In her articleCollaboration With a Longarm Quilter, Chris Batten discusses what to expect when working together with a longarmer to finish your quilt, suggesting ways to prepare yourself and your quilt top for hiring out machine quilting.
Owning a fully computerized longarm quilt machine is extremely expensive and requires a large amount of dedicated space. There is also a learning curve involved in becoming a proficient longarm quilter, even if you are using a computerized mode on your machine. Because of this, it has become a common practice to send your quilt tops out for machine quilting.
A lot of anxiety can accompany selection of longarmer. Along with the decision of who, there are a number of other important decisions to make before making your decision. Will you have the top custom quilted or select an all-over computerized quilt pattern? What about thread color and batting weight?
Batten says that, “Communication between you and your longarm quilter is the key to success.”
Obviously some individuals are better at communication than others. With machine quilting, the responsibility of communicating well lies with both the quilt top maker and the longarmer. If you are very particular about what you want on your quilt, you need to be sure to clearly communicate those things to your longarmer.
There are lots of different ways to find a longarmer you want to collaborate with. Make sure you’ve done your homework so that you can feel confident in the decision you make. Batten suggests talking to guild members about who they have used. Also, note the names of longarmers whose work you admire while at a quilt show.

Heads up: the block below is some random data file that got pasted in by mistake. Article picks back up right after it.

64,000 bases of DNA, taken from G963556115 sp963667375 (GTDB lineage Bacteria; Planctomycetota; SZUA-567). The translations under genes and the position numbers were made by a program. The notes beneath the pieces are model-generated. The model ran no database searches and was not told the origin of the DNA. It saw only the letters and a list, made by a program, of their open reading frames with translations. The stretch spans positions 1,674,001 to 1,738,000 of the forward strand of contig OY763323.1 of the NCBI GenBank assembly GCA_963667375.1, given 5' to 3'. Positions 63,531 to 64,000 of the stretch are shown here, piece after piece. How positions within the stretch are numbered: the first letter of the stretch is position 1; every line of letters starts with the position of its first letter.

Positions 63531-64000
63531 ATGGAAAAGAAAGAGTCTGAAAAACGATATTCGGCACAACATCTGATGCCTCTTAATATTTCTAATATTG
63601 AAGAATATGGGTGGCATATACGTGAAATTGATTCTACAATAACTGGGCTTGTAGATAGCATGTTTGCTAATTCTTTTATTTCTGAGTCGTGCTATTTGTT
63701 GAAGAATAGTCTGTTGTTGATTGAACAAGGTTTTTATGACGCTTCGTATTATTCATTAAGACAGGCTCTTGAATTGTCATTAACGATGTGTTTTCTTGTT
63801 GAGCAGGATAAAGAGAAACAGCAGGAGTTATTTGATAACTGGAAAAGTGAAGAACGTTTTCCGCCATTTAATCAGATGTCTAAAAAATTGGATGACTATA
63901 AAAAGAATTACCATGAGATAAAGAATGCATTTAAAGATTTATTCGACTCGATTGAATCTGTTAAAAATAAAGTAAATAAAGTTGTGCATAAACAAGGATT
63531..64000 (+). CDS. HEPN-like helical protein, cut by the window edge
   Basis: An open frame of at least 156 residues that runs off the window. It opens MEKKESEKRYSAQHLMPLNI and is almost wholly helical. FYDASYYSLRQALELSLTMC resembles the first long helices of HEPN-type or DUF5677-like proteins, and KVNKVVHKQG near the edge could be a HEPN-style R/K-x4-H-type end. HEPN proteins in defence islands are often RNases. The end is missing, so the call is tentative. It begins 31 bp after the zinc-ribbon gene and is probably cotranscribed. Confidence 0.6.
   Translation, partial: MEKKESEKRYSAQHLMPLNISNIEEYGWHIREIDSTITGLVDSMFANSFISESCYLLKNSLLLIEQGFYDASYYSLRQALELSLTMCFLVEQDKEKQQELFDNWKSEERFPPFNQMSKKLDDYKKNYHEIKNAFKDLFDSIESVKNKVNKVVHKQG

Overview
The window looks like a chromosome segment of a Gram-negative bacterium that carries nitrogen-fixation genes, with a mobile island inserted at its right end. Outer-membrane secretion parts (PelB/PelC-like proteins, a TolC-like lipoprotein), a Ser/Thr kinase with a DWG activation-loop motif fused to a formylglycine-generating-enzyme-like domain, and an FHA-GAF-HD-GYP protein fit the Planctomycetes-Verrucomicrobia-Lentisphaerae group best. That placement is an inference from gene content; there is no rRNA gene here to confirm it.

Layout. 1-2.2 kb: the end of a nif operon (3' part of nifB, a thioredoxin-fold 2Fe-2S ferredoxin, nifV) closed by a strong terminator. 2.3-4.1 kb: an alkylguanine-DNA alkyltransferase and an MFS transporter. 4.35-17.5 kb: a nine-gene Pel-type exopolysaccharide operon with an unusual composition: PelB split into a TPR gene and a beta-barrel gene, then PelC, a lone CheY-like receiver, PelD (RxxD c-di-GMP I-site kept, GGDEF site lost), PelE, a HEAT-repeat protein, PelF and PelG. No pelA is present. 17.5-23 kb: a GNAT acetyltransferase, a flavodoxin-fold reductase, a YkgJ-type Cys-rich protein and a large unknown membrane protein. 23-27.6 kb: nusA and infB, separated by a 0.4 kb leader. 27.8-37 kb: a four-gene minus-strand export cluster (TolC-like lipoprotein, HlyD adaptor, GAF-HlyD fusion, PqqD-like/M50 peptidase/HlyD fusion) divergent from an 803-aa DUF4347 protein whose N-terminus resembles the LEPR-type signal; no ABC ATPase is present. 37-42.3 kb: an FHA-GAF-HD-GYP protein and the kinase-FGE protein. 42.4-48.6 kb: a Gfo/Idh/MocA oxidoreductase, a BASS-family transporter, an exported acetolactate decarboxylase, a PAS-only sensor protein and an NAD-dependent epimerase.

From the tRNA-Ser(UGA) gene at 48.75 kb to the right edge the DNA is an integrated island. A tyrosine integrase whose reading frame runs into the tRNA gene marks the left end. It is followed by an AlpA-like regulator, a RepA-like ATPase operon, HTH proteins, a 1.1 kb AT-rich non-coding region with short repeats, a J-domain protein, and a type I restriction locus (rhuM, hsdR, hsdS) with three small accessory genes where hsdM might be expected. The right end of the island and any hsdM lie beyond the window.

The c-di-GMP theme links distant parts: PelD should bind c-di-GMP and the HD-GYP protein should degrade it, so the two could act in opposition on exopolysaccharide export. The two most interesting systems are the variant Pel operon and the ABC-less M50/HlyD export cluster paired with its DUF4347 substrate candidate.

Batten outlines a comprehensive and helpful list of things to consider and make decisions about before having your quilt top quilted. Some of these things include: What are the requirements your preferred machine quilter has as it relates to quilt backing size? If the quilt back is not large enough for a machine quilter to easily attach to their quilting frames, they won’t be able to quilt the quilt top for you. Another consideration is if you want the machine quilting to accentuate the fabric or theme of the quilt. For example, will certain designs within the quilt piecing be mimicked with the quilting or will you select a heart motif to enhance the feel of a Valentine’s themed quilt?
One of the most important things to remember when collaborating with a longarm quilter is to give them full credit for the work you’ve hired them to do. Do not forget to put their name on the quilt label you attach to your quilt. Your finished quilt would not be possible without their contribution. Not only will this promote the work of the quilter you collaborated with, but it will be an important historical accounting of the makers who brought the quilt to life.
You can read the full article,Collaboration With a Longarm Quilter by Chris Batten inCurated Quilts: Collaborate, issue no. 18
Chris Batten is the owner of Looped Quilting Studio. She is a professional longarm quilter and member of the Longarm League, a group of collaborative longarm quilting professionals. She provides insight into the collaboration that longarmers engage in with their clients as well as other longarm professionals.
You can find these Collaborate quilts and more inCurated Quilts, Issue no. 18: Collaborate. Purchase your copy today!
By Brittany Bowen Burton